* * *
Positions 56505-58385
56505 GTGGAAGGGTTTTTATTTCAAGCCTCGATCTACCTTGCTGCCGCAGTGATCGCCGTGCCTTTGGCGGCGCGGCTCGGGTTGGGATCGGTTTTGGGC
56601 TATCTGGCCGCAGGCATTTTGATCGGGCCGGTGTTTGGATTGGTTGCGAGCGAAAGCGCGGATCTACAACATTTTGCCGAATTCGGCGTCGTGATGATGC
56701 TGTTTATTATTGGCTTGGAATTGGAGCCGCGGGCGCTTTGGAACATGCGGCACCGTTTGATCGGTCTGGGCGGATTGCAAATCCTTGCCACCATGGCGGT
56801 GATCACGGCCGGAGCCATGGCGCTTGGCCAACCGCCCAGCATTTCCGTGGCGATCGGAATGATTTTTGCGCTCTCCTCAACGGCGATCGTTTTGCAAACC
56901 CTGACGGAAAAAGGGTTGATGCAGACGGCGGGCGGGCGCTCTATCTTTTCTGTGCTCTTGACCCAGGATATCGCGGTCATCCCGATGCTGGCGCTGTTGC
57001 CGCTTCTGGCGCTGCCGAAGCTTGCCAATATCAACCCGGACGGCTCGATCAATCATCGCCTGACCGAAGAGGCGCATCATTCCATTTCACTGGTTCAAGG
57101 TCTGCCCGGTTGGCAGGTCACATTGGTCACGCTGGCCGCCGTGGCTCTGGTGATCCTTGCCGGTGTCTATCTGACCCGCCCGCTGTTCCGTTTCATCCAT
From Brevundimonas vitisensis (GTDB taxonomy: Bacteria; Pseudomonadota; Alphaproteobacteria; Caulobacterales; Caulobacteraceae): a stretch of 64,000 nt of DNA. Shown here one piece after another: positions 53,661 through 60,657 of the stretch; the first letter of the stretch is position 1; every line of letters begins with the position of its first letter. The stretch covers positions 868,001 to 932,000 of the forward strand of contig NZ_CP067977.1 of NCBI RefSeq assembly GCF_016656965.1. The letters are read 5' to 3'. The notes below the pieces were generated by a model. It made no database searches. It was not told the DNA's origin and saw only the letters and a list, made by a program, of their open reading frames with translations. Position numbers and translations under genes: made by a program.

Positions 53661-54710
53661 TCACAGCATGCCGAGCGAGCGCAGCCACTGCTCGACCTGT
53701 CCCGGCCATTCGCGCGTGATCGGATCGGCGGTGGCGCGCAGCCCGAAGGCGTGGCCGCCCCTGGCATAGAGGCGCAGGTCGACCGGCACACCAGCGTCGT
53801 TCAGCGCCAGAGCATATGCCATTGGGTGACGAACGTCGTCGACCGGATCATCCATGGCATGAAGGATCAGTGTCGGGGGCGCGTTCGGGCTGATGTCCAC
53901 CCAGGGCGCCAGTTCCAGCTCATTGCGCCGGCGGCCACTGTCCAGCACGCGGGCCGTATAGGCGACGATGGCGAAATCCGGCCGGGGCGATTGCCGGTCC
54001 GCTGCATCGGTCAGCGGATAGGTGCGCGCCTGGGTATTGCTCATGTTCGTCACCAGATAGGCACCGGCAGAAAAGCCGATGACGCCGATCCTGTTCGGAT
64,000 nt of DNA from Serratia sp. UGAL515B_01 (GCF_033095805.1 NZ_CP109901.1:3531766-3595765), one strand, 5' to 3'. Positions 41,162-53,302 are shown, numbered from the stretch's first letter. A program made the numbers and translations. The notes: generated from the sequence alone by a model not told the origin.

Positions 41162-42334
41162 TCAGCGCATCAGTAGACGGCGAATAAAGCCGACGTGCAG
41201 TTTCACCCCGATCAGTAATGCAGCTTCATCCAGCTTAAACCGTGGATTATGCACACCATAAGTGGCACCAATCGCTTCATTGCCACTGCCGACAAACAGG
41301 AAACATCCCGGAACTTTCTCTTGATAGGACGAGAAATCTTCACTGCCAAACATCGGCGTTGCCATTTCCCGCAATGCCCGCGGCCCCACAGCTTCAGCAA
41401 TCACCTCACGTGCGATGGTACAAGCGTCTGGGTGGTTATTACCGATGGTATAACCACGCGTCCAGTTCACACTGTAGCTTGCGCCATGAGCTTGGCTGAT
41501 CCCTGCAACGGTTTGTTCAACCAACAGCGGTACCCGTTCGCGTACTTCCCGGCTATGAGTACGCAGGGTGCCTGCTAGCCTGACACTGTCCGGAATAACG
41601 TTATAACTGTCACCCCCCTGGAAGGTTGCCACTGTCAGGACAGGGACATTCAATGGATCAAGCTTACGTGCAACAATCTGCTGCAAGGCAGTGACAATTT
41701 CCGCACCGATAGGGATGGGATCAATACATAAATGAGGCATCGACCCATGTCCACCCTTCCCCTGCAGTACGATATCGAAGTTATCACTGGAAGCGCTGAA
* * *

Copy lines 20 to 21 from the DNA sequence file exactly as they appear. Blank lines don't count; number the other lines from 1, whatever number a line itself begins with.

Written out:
41301 AAACATCCCGGAACTTTCTCTTGATAGGACGAGAAATCTTCACTGCCAAACATCGGCGTTGCCATTTCCCGCAATGCCCGCGGCCCCACAGCTTCAGCAA
41401 TCACCTCACGTGCGATGGTACAAGCGTCTGGGTGGTTATTACCGATGGTATAACCACGCGTCCAGTTCACACTGTAGCTTGCGCCATGAGCTTGGCTGAT